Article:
The Campaign Spot

“The only brown shirts I saw were the Boy Scouts in the color guard.”

We’ve heard from a decent number of readers what their town-hall meetings were like, from the constituents’ side. Now NRO reader Rep. Mary Fallin (R., Okla.) offers an assessment of how one of her constituent meetings went, from her perspective:

Since NRO is posting accounts of town halls from around the country, it might be helpful to get a report from one member of Congress who held one.

I invited residents of Oklahoma’s Fifth District to a town hall on Thursday evening. We scheduled it in a large room designed for about 500 people, but it filled to capacity 30 minutes before the start time, with another 700 or more waiting at the doors. I immediately asked our hosts if they could extend the evening and they agreed, so we held a double-header, filling the room twice with back-to-back town halls. Police estimated that as many as 3,000 people showed up, with some leaving before the second session. I stayed to speak with them and answer questions for almost four hours.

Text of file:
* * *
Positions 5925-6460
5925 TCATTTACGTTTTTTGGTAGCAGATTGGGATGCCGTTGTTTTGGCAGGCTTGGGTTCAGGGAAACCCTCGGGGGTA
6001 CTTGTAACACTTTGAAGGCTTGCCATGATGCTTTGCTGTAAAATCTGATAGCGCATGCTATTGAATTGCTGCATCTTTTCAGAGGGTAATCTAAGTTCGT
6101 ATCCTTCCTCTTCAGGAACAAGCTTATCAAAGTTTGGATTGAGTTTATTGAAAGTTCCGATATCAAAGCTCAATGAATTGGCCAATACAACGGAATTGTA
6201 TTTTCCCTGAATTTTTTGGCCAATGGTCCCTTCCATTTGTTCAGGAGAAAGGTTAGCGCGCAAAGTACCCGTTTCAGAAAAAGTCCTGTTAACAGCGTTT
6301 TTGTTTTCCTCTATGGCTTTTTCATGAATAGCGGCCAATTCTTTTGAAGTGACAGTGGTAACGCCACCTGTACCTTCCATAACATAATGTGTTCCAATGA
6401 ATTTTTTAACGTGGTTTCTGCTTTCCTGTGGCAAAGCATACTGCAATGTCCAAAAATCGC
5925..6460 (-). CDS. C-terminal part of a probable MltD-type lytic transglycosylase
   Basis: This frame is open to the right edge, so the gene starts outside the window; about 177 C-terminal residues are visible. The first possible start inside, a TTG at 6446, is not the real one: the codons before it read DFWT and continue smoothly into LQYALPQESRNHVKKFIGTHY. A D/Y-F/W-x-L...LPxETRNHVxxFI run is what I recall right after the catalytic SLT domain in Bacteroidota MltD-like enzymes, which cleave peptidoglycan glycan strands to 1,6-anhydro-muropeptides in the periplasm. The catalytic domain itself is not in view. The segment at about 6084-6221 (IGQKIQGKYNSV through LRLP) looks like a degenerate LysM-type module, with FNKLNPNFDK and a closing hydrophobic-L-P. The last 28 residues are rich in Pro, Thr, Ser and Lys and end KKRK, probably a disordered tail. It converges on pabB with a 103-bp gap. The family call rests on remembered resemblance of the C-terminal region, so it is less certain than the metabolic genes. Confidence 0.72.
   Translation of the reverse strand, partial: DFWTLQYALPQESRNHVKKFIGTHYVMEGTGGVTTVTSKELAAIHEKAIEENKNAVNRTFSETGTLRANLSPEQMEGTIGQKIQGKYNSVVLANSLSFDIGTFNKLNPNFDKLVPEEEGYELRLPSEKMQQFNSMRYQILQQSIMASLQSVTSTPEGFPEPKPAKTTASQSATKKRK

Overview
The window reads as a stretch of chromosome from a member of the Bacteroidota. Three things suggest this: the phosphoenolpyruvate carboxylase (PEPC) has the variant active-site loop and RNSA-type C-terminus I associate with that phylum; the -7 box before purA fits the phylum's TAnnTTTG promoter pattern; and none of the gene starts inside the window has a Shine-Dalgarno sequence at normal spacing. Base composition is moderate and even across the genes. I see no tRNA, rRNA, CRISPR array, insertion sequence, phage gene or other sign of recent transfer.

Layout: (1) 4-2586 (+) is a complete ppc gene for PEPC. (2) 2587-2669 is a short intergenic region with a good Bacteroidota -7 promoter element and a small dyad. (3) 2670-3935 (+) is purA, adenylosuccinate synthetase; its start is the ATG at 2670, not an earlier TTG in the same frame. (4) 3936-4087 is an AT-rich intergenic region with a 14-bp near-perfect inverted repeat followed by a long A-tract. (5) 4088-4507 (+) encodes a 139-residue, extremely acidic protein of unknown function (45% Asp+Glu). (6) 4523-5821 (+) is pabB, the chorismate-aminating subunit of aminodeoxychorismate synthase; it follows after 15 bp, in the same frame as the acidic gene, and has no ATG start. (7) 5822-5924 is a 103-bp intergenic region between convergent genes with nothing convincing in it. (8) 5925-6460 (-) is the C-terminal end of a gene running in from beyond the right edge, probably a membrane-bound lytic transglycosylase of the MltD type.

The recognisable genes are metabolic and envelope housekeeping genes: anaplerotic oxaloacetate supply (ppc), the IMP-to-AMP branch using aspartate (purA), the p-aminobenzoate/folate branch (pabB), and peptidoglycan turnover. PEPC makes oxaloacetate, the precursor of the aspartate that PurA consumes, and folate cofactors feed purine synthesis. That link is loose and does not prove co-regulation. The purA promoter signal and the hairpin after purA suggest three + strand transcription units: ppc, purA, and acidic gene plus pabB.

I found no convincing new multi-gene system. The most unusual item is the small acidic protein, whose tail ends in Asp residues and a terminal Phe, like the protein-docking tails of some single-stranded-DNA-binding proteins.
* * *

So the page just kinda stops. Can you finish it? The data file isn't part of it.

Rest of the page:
Attendees were polite and civil throughout, expressing their worries about a number of issues, with the focus on health care reform. Judging from applause, signs people were holding and the randomly selected questioners, the ratio of those against Obamacare to those in favor was at least 10-1. The biggest crowd reactions came when I showed them the amazingly complex chart describing the House Democrats’ bill, and when I hefted the bill itself. Mentioning Barney Frank’s admission that the public option is really a back door to single payer nationalized health care also drew some hearty boos, and I don’t think the Marine veteran who asked a question about Korean War veterans and their widows took too kindly to the suggestion by Nancy Pelosi and Steny Hoyer that people there were “un-American.”

The only brown shirts I saw were the Boy Scouts in the color guard. It was an honor and a thrill to spend the evening with so many Oklahomans who are clearly concerned about the most important public issue of our time.

It seems quite a few bill opponents in Congress are having similar experiences — big turnout, lots of passion, but not quite so confrontational, for obvious reasons.


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